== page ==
The teaching of religious education at Greystones Primary School
In addition to reading the information that is detailed below, you may like to follow these links for more details about what is taught and expectations at Greystones (just click on the words):
Greystones Primary School - Religious Education Curriculum Statement
RE Progression of Skills
RE monitoring and evaluation in 2019/20 gave a clear indication that we needed to build on the good knowledge about religions that children have at Greystones, while enabling children to develop understanding of the impact that religion, belief and faith have on individuals. In addition the curriculum needed to give opportunity for personal response and reflection on ‘Big Questions’ and the spiritual aspects of life. DISCOVERY RE uses an EnquiryBased approach that meets both the needs of Greystones and the Sheffield Agreed Syllabus. This is the basis for our new RE scheme from September 2020 as it also gives opportunity to use Talk for Learning, apply Literacy skills and give opportunity for creative responses, as identified by children as important.
At Greystones Primary School, our RE curriculum is aimed at developing knowledge and understanding of the religion, belief and faith of other people and promoting thinking and reflecting by children of their own faith, belief and spirituality.The aims of RE (SACRE Agreed Syllabus 2019/2024) are:
RE is delivered as 6 blocks of work over the year and may be a weekly subject or RE days or weeks. Children start each unit of work with a Hook lesson (bridging lesson) that links personal experience and resonance to helpunderstand the Key Question and the knowledge base they will be given. A sequence of lessons follow that give knowledge through an enquiry approach.Depth of understanding is key rather than a scatter approach to facts. These lessons may be discussion, story based or have some outcome in RE books. Children’s ideas, thoughts and outcomes on whiteboards or drama may be recorded in a Class RE Portfolio. In an Evaluation lesson, children draw together learning and understanding of the Key Question with an activity in their RE book. This is an assessment of their learning and gives evidence for impact judgements. The cycle is completed with opportunity to reflect and express their ideas and thoughts which may be part of a class portfolio or display.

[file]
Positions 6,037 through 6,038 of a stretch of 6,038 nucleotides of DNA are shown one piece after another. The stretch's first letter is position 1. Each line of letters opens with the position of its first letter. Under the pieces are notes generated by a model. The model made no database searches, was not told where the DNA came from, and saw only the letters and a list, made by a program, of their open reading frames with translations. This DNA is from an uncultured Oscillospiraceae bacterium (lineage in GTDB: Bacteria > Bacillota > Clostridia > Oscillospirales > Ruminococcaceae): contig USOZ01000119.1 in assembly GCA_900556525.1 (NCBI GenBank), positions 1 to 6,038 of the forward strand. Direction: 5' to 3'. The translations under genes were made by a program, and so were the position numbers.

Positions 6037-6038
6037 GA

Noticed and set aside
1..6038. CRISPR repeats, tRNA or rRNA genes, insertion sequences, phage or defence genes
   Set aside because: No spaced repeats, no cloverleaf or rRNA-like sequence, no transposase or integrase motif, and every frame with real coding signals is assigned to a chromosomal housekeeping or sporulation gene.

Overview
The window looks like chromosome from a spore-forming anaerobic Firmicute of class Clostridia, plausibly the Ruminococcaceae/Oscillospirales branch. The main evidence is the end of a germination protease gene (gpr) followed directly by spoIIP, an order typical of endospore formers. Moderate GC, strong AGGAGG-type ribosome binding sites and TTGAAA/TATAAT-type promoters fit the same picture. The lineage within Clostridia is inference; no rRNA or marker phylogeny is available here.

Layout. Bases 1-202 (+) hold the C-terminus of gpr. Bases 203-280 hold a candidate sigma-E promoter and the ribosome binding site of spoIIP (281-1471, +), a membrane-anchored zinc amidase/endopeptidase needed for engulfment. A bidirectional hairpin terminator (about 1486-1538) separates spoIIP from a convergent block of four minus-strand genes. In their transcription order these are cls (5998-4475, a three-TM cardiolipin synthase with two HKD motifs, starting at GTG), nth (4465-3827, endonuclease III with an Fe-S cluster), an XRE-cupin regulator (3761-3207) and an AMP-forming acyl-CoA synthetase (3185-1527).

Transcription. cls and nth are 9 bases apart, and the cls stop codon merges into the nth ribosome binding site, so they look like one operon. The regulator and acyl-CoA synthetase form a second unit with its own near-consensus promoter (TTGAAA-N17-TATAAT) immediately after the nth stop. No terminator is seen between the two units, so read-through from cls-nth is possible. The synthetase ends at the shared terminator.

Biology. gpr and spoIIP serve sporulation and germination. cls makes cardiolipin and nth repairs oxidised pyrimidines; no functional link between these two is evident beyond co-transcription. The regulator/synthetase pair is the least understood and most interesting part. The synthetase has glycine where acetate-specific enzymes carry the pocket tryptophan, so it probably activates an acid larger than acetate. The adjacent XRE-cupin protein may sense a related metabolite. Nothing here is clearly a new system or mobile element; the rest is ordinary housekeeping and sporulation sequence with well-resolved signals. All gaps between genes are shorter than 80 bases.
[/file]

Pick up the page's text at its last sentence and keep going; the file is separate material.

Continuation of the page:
Classrooms are equipped with learning walls to aid in RE lessons which include key vocabulary and knowledge. Artefacts, pictures and photographs are key to understanding RE.
Where possible visits, and visitors, are planned to enhance the children’s understanding of religion, faith and belief. Role play and drama allow children to reflect on stories and how people feel. Visiting places of worship are key to children gaining insight into prayer and worship as well as how art and imagery are a vital part of religions.